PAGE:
We normally collect a security deposit from the tenant. This is held in our client account. At the end of the letting this is returned to the tenant, less any deductions made to cover breaches of the Agreement. We will hold the deposit as Stakeholder. This means we will be unable to refund all or part of the deposit to the tenant without your consent. Similarly we are unable to deduct monies from the deposit without the tenant’s consent. We have a procedure for dealing with disputes about the deposit and we will always use every endeavor to settle matters quickly and satisfactorily. We do not pay interest on deposit monies held.
How will the rent be paid?
The rent is usually payable monthly in advance. Under our full management service we will collect the rent and account to you at agreed periods (usually monthly).
If more than one month’s rent is paid to us we will only be able to account to you monthly, as the rent is due under the agreement. We try and pay rent to landlords within five working days of receipt of cleared funds. Occasionally this can be later during periods such as Christmas. We will always use our best endeavors to collect the rent on time. Should a tenant be late we will advise you and pay the due rent as soon as it is received. In common with all letting agents, we cannot be liable for non-payment of rent. However, we are able to offer a full rent guarantee scheme to landlords and we will discuss this with you if ask.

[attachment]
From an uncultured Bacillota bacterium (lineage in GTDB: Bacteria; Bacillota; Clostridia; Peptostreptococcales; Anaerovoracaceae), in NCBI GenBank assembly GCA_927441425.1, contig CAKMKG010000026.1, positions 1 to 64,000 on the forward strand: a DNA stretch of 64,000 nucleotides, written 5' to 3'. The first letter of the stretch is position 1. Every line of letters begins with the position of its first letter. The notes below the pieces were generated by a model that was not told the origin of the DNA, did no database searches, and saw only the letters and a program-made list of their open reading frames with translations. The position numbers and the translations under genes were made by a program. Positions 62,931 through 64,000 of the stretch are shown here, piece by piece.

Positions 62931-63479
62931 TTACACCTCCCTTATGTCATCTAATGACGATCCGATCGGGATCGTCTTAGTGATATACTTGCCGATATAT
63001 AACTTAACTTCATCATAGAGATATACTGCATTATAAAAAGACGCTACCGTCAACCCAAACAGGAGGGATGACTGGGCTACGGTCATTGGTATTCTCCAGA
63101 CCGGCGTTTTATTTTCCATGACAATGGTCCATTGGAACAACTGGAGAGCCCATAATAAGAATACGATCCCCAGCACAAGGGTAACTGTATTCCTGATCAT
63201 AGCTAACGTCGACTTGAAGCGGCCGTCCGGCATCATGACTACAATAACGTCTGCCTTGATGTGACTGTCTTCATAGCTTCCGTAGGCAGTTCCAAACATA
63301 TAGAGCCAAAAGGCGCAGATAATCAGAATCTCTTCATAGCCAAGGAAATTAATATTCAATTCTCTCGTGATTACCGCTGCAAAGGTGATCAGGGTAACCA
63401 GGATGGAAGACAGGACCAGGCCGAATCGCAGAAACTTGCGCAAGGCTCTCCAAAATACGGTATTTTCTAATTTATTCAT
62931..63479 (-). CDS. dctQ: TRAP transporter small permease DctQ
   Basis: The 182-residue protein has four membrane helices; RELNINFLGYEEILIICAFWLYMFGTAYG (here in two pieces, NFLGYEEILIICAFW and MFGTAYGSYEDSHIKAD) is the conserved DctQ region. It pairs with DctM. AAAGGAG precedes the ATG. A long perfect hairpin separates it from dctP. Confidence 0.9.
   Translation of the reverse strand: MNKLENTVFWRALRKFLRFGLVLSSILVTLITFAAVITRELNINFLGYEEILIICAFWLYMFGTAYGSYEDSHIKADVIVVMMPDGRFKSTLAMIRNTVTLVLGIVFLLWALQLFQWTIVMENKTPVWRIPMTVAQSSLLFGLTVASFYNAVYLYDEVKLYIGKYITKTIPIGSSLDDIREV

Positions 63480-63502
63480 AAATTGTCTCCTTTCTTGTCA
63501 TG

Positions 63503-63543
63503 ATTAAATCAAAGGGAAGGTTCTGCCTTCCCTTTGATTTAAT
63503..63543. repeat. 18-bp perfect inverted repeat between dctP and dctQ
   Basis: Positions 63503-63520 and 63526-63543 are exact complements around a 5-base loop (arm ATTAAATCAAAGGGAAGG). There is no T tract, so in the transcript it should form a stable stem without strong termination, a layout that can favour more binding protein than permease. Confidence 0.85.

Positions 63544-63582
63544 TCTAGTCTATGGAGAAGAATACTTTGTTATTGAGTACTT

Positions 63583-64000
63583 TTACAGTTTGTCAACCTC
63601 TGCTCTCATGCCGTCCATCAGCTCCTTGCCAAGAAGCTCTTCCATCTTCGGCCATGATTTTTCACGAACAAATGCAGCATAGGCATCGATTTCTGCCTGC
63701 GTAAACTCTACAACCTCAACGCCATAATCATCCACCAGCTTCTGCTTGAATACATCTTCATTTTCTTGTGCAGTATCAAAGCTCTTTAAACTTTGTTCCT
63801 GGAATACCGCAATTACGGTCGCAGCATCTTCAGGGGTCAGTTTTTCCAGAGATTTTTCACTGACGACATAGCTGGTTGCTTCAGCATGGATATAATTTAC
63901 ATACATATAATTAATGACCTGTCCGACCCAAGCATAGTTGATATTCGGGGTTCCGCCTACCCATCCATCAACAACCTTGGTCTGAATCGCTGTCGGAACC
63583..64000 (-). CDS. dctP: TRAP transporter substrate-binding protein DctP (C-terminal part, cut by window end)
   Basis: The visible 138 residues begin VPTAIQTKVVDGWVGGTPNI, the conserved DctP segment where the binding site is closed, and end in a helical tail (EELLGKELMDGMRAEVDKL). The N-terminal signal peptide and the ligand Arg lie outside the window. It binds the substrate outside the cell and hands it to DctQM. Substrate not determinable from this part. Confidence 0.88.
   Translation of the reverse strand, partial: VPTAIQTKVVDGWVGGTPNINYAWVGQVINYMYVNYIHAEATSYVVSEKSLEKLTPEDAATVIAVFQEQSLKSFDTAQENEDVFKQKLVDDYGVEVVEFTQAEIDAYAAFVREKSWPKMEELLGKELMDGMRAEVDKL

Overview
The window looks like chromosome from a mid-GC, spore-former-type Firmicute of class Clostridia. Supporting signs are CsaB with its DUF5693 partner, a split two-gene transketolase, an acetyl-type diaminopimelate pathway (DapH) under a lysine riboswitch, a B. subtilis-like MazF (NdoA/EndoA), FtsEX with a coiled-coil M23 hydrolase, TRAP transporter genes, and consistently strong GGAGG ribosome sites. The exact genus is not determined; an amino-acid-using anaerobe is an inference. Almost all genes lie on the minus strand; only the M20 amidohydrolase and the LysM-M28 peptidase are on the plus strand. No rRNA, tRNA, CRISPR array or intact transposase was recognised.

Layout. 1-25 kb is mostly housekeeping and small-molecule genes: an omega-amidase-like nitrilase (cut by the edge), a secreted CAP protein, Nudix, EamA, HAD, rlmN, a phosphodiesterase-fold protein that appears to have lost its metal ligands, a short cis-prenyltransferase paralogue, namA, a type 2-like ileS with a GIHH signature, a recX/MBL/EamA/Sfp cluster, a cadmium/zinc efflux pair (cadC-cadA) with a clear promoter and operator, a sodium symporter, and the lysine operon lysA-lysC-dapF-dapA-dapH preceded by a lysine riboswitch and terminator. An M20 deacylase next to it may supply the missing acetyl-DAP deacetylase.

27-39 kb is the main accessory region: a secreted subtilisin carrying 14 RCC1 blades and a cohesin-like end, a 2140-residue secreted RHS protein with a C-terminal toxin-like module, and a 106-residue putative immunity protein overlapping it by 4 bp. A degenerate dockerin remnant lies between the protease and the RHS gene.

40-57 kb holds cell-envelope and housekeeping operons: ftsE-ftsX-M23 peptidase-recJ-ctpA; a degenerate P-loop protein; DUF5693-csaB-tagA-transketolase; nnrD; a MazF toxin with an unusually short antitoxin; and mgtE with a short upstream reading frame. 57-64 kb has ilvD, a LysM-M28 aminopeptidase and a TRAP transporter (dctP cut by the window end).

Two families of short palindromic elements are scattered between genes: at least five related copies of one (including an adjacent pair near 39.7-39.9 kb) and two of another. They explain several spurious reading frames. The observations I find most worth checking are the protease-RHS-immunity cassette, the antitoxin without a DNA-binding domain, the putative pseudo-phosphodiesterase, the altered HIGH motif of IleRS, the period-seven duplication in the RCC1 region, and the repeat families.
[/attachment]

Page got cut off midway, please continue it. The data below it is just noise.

Who pays the bills like council tax, gas etc?
It is usual for the tenant to pay charges for Council Tax, electricity and gas. We will notify the authorities and service suppliers and, if necessary, take meter readings. (Tenants are, of course, entitled to change suppliers for gas and electric although we always encourage them to remain with the existing suppliers.) Water rates will normally be put into the tenant’s name if there is a water meter. If there is no water meter we recommend the water rates remain paid by the landlord and make it inclusive in the rent.